SYCAMORE – Cole Nelson describes himself as a “man of action.”
The Sycamore junior pitcher works fast. He doesn’t waste any time. Nelson gets the ball and throws it.
This season, Nelson’s efficiency has worked. In the Spartans’ 3-0 win over Yorkville Monday, Nelson allowed just six hits and struck out five in a complete-game effort, improving to 5-0 on the season.
Nelson worked quickly the whole time. The game was finished in under and hour and a half.
“I’ve always been really quick,” Nelson said. “I want to get it, get it done and get the ball rolling.”
The series-opening win improves the Spartans’ record to 19-6 and 10-3 in the Northern Illinois Big 12 East. The second-place Foxes fall to 14-11 and 8-4 in conference play, and have a makeup game against DeKalb on May 14.
With just one more win in the series against Yorkville, Sycamore will win its first Northern Illinois Big 12 East title. The teams play today at Yorkville, and return to Sycamore for the series finale Thursday.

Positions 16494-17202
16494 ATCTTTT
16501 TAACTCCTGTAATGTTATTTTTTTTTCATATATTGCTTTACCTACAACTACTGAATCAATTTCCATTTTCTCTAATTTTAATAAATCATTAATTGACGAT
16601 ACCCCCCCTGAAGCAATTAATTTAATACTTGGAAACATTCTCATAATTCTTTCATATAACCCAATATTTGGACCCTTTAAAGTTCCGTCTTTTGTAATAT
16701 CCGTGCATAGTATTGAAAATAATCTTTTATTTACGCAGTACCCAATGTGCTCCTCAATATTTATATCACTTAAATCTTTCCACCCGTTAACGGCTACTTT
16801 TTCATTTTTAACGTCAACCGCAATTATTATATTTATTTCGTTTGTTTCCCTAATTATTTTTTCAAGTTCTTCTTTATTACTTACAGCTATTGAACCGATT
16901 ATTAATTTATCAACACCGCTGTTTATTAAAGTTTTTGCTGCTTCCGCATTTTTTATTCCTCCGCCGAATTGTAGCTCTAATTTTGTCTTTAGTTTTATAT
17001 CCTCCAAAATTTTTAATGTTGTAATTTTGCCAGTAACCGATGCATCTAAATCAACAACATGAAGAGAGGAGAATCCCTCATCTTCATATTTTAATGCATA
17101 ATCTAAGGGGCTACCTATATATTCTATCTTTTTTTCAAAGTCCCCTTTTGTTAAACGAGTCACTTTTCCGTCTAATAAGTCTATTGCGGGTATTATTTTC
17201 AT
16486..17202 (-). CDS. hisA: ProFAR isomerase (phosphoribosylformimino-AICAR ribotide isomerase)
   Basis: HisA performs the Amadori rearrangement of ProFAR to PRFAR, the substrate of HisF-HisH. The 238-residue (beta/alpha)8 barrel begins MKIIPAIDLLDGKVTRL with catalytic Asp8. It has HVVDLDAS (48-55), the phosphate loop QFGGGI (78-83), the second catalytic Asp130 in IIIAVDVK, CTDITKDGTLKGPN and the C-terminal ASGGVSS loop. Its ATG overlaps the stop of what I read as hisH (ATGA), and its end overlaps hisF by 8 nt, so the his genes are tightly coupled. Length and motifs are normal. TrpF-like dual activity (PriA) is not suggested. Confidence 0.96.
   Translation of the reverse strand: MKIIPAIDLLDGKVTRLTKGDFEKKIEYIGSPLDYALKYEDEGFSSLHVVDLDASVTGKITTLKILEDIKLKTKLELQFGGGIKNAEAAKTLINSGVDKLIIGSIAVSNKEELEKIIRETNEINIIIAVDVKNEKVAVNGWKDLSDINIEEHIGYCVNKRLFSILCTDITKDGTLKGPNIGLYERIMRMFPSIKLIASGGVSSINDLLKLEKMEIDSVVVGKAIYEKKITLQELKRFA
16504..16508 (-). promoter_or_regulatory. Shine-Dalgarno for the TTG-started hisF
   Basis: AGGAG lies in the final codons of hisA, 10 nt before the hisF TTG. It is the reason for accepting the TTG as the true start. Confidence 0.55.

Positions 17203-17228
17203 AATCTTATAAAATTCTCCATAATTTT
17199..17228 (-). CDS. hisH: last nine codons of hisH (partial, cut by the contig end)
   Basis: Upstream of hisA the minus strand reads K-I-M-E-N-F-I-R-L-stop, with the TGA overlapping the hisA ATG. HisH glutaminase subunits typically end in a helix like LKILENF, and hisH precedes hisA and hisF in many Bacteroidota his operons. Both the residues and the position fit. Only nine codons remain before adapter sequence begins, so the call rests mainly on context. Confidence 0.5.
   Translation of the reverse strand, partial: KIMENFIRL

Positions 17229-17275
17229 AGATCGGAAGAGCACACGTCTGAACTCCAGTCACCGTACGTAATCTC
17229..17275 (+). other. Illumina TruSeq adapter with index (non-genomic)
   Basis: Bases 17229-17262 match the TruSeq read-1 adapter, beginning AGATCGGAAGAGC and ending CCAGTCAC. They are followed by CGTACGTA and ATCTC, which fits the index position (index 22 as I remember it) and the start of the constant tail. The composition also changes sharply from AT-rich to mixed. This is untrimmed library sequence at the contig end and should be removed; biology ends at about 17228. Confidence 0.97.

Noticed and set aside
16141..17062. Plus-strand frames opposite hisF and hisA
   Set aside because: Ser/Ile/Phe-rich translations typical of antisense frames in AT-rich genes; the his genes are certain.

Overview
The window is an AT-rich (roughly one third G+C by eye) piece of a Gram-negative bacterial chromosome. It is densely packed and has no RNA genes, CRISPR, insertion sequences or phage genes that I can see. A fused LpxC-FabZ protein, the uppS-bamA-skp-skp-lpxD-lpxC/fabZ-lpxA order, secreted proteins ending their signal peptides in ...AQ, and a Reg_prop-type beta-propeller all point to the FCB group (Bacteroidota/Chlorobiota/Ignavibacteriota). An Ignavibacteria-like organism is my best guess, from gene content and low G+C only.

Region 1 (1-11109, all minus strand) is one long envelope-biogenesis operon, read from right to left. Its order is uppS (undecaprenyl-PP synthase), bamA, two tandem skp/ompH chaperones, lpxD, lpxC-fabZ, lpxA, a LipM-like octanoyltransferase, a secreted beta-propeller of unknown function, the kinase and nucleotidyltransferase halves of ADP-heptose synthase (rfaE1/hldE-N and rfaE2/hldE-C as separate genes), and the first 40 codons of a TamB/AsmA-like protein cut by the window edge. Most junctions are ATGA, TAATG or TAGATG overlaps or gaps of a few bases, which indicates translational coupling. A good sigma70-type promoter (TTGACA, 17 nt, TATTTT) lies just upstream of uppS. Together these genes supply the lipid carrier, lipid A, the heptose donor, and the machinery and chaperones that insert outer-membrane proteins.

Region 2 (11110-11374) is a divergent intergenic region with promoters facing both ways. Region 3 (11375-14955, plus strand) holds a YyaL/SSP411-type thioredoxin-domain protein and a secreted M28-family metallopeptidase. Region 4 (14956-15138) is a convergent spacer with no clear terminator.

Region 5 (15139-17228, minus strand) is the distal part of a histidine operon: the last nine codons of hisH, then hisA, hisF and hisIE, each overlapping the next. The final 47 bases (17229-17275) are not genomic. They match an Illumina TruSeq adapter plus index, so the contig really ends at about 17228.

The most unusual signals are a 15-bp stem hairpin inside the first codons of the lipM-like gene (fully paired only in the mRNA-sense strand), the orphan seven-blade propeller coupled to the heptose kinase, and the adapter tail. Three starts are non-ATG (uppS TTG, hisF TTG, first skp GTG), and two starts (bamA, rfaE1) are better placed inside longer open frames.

“We’re feeling pretty good right now,” said Sycamore center fielder Brett Weaver, who was 2 for 2 with a home run.
“We’ve got to come out [Tuesday] and play good baseball just like we did today, and get another win.”
Sycamore coach Jason Cavanaugh wants five things from his pitching staff. He wants to see his hurlers throw strikes, work fast, change speeds, field their position and control the running game.
Cavanaugh felt Nelson did all of those things in Monday’s victory. He also said quick games have been a theme for his team this season and pitchers working fast helps keep the defense on its feet.
“You’ve seen it happen for years. Pitchers not throwing strikes, kids are standing out there making X’s in the dirt. Standing out there, looking around to see if anybody’s watching,” Cavanaugh said. “When there’s a good chance that the next pitch is going to be hit, you’ve got to pay attention. [Nelson]’s in the strike zone all day.”
Sycamore had trouble against Yorkville starter Kyle Shimp, who struck out nine hitters thanks to a nasty changeup, but the Spartans broke through in the fourth, when Mitchell Jordan reached base on a bunt single – Sycamore’s first hit of the game – and scored on a wild pitch.
Ian Kidd scored on an Alec Kozak sacrifice fly in the fifth, while Weaver capped off the scoring in the sixth with a homer to left field that was originally called a ground rule double.
With the way the Spartans’ pitching has been, they haven’t needed a ton of runs.
“It takes a lot of weight off your shoulders as a hitter,” Weaver said. “You know you’ve got to get hits for them and produce runs, but when you’ve got studs like that on the mound, it makes it a lot easier at the plate for you.”